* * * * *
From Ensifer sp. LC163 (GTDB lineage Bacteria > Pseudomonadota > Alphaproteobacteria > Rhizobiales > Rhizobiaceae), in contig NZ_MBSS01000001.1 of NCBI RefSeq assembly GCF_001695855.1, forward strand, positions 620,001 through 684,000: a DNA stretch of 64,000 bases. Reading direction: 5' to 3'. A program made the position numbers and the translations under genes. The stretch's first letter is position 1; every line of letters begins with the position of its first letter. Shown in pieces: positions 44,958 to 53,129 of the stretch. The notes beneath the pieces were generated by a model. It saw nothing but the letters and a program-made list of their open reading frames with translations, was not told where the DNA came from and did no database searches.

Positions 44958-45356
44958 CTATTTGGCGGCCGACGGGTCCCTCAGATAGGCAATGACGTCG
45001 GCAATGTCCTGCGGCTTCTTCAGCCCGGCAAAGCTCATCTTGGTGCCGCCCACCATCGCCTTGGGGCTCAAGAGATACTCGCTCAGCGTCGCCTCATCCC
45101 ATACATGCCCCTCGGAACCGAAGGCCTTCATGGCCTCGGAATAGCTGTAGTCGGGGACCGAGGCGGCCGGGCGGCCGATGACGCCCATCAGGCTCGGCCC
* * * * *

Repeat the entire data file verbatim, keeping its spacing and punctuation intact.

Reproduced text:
From Ensifer sp. LC163 (GTDB lineage Bacteria > Pseudomonadota > Alphaproteobacteria > Rhizobiales > Rhizobiaceae), in contig NZ_MBSS01000001.1 of NCBI RefSeq assembly GCF_001695855.1, forward strand, positions 620,001 through 684,000: a DNA stretch of 64,000 bases. Reading direction: 5' to 3'. A program made the position numbers and the translations under genes. The stretch's first letter is position 1; every line of letters begins with the position of its first letter. Shown in pieces: positions 44,958 to 53,129 of the stretch. The notes beneath the pieces were generated by a model. It saw nothing but the letters and a program-made list of their open reading frames with translations, was not told where the DNA came from and did no database searches.

Positions 44958-45356
44958 CTATTTGGCGGCCGACGGGTCCCTCAGATAGGCAATGACGTCG
45001 GCAATGTCCTGCGGCTTCTTCAGCCCGGCAAAGCTCATCTTGGTGCCGCCCACCATCGCCTTGGGGCTCAAGAGATACTCGCTCAGCGTCGCCTCATCCC
45101 ATACATGCCCCTCGGAACCGAAGGCCTTCATGGCCTCGGAATAGCTGTAGTCGGGGACCGAGGCGGCCGGGCGGCCGATGACGCCCATCAGGCTCGGCCC